|Title||Update on DFID's work in water and sanitation since the Water Action Plan|
|Year of Publication||2005|
|Authors||GB, DFIDUnited Kin|
|Pagination||8 p. : boxes|
|Publisher||United Kingdom, Department for International Development|
|Place Published||London, UK|
|Keywords||development aid, international cooperation, millennium development goals, partnerships, policies, sdipol, united kingdom, water supply|
In March 2004 DFID published an action plan. This plan covered what DFID intended to do directly in developing countries, their work at a regional level and their work with the international community. It focused on : 1) ensuring that clean water and sanitation are central to their discussions with developing country governments, 2) providing evidence to support the argument that by improving sanitation and clean water all aspects of life for the world's poorest will improve, 3) supporting a small number of international partnerships, particularly those that can improve coordination in the water sector.
Despite the importance and the benefits, delivering clean water and safe sanitation remains difficult. Extra attention has been paid to African partner countries where the water target is off-track. On World Water Day, 22 March 2005, the Secretary of State for International Development made a commitment to double its funding for water and sanitation in sub-Saharan Africa from ₤ 47.5 million to ₤95 million per year in 2007-08. He pledged for extra measures to be taken in Ghana, Malawi, Mozambique, Rwanda, Sierra Leone, Tanzania, Uganda, Zambia. He urged that in the African countries most of track against the water and sanitation MDG's, Democratic Republic of Congo (DRC), Ethiopia, Nigeria, and Sudan people should be seconded in to boost capacity in the government, in order to find quick ways of boosting the spending on water and sanitation. DFID reviewed the problems occurring in these countries, and identified the next steps to be taken to improve delivery.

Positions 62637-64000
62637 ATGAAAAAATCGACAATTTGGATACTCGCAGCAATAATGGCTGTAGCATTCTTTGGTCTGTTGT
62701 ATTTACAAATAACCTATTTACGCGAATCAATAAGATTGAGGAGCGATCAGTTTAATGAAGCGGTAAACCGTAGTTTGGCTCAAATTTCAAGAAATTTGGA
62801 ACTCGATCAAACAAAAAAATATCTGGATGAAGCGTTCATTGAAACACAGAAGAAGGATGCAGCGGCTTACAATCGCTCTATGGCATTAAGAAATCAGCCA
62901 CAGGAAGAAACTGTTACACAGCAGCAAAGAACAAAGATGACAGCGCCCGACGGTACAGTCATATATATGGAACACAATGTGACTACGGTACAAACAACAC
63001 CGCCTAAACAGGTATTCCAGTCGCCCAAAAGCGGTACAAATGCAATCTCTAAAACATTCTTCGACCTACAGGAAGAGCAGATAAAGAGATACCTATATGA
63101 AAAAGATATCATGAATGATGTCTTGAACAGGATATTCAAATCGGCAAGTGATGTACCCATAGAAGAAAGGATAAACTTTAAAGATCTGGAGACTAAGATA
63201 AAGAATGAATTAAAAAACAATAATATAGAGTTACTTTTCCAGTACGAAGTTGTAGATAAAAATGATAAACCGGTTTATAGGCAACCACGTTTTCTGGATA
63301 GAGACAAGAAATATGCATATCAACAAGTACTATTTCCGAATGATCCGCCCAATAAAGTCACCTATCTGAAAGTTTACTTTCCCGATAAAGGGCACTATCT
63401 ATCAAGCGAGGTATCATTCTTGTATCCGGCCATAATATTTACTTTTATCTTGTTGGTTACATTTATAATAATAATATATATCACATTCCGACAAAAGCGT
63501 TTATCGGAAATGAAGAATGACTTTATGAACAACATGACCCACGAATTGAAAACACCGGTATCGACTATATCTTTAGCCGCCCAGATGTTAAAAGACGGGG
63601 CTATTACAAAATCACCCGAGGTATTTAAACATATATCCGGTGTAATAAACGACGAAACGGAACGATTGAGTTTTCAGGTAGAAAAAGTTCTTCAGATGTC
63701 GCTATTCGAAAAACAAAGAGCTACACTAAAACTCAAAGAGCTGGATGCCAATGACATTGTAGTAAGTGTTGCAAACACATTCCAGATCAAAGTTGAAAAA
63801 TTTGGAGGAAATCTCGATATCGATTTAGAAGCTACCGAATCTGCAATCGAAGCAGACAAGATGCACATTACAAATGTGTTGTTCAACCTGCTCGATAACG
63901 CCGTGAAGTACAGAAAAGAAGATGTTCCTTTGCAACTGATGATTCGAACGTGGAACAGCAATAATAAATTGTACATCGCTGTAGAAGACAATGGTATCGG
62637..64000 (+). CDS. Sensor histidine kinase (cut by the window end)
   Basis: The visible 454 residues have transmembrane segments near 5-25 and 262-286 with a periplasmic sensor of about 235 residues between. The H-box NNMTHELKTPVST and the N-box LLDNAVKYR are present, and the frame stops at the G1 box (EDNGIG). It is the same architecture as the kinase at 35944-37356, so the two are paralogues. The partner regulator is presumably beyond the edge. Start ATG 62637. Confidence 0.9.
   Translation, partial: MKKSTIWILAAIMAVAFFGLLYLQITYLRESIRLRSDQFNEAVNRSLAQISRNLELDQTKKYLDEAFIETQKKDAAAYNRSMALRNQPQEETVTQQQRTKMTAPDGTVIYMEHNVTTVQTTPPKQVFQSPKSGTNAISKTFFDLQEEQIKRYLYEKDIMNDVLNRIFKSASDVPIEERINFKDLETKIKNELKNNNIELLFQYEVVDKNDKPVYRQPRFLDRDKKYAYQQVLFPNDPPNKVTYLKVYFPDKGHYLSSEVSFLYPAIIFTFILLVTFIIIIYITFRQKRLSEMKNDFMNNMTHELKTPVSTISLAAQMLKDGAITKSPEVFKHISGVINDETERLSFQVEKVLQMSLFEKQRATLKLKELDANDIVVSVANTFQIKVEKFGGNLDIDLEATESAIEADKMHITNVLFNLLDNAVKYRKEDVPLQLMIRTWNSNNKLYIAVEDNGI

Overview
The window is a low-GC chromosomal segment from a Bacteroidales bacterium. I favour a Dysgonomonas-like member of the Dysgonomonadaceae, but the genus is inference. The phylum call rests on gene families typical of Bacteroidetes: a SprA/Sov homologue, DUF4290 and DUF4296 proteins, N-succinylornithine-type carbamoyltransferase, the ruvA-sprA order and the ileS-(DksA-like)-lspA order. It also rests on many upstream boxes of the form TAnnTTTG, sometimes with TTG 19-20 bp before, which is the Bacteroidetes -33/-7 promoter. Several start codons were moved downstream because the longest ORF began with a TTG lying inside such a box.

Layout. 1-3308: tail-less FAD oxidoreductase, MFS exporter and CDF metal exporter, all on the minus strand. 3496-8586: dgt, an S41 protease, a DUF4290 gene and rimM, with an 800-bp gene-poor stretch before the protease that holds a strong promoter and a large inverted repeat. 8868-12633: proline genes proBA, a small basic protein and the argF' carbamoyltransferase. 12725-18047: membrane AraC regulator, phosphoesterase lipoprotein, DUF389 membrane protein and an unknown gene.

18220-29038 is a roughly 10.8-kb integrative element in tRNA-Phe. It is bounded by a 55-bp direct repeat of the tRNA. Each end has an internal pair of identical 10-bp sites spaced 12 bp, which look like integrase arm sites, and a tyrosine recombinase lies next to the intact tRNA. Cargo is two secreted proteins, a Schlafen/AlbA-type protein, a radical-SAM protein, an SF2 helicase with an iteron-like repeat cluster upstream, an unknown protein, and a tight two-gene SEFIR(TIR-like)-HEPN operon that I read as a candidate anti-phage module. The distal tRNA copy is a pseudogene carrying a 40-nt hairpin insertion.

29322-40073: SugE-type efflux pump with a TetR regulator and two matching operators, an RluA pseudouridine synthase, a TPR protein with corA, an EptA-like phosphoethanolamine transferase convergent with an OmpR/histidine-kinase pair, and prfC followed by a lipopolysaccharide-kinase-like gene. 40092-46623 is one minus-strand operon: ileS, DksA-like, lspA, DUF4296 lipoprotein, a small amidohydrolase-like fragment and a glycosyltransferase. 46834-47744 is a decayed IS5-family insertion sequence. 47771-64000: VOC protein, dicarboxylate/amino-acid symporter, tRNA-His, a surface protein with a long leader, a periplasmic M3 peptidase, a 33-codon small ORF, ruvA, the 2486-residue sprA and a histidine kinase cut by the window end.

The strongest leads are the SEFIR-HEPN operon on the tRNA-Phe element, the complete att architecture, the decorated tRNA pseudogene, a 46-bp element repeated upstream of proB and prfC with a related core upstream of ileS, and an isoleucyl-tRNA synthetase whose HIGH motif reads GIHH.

|Original Publication||Water action plan : a DFID policy paper|